Not since the earliest days of Deng Xiaoping’s reforms of the iron rice bowl in the 1980s has China faced as great a need for change as the leaders currently face.
Then as now, the government in Beijing recognized a pressing need to reform the means by which social services were provided. But unlike then, today’s reforms must occur in the midst of a society that has already experienced significant economic growth and has already gone through a painful opening of formerly public services to private competition.
For most Chinese, while their economic futures have materially improved since Deng’s painful reforms were enacted, their access to healthcare has actually deteriorated, a point Yanzhong Huang, the Senior Fellow for Global Health at the Council of Foreign Relations, has made eloquently in his recent research.
Beijing’s struggle to reform its healthcare system brings political concerns, social issues and business pressures together on a collision course. While the need for government and industry to collaborate on these matters is obvious, whether China’s pressing concerns in this area will allow it to do so remains to be seen.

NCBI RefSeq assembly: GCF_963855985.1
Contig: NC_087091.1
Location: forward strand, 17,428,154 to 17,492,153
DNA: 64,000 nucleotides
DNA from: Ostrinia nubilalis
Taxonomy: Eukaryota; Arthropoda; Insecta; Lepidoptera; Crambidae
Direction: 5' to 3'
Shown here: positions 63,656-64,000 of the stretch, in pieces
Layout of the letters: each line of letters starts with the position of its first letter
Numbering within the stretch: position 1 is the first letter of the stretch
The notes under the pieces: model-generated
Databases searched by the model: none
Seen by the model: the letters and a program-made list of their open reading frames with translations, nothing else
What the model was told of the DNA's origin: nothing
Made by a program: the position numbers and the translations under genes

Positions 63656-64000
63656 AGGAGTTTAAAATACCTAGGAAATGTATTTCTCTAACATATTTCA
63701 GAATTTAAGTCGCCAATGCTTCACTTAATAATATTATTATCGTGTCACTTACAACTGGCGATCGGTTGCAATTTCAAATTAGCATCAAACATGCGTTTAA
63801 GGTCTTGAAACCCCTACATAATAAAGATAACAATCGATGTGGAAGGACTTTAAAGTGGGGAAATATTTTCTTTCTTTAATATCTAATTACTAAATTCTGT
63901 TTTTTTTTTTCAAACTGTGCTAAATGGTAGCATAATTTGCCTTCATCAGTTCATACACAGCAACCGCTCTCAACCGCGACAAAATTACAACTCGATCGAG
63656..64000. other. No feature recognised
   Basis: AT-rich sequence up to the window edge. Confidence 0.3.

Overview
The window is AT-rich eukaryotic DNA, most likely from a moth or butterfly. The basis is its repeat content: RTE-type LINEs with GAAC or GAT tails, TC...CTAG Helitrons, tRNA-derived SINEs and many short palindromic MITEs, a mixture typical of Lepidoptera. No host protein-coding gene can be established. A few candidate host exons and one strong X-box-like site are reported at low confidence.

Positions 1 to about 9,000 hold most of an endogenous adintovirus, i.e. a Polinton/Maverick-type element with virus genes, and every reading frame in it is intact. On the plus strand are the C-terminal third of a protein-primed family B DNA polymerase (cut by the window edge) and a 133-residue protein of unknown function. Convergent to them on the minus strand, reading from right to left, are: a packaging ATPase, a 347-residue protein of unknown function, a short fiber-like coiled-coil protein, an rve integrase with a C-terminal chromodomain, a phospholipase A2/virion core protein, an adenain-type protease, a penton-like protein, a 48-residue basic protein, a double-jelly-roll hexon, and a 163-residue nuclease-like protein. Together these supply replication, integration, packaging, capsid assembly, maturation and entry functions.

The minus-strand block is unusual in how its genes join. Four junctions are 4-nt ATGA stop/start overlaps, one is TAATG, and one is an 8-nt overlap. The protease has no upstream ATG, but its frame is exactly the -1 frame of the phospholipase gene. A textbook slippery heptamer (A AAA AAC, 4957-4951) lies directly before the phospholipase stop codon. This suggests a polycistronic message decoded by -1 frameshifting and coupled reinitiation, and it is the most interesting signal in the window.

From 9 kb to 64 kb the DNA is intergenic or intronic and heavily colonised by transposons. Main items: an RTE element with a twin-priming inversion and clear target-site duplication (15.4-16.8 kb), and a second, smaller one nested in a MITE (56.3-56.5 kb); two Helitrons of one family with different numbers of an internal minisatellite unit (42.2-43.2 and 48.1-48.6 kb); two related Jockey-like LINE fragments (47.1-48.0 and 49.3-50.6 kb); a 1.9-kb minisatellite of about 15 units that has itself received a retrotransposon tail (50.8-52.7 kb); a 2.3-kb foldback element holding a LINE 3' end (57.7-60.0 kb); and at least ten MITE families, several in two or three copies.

The ever-present temptation in China, to simply resort to government-mandated policies absent industry’s guidance, is one the country has already given into at a national level relative to clean technology, and at a provincial level through the Anhui pharmaceutical pricing model.
Last week I went to see a doctor about an EHR. Dr. Greene (not his real name) is a typical solo primary care physician in a typical small town in the typical middle of nowhere. Four hours from the closest airport and miles and miles of winding roads, cow pastures and corn fields away from medical centers of excellence. Dr. Greene is in his late fifties and has been practicing medicine for over thirty years in the same location. He works six days per week and missed “two and a half” days of work since he hung his shingle up and never missed a Rotary Club luncheon. Dr. Greene is planning on practicing for ten more years and now, he wants to go electronic.
Dr. Greene’s practice is located in a small and spotless one-story building with large windows and an open floor plan. We sat down at a white laminate round table in the kitchen during his lunch break. His wife of many years is his office manager and the only other employee is a nurse who doubles as front office receptionist. His shortest appointment is for 30 minutes and new patients, who are scheduled for 1 hour, come at the end of the day just in case it takes longer than planned. His notes, written on special gold colored paper in nicely rounded cursive font, are concise and neatly organized by visit date. Like most doctors who use paper charts, he doesn’t code his visits. He checks diagnoses and procedures on a sparse super-bill devoid of any numbers. His wife and office manager takes it from there and all his claims go out electronically every day.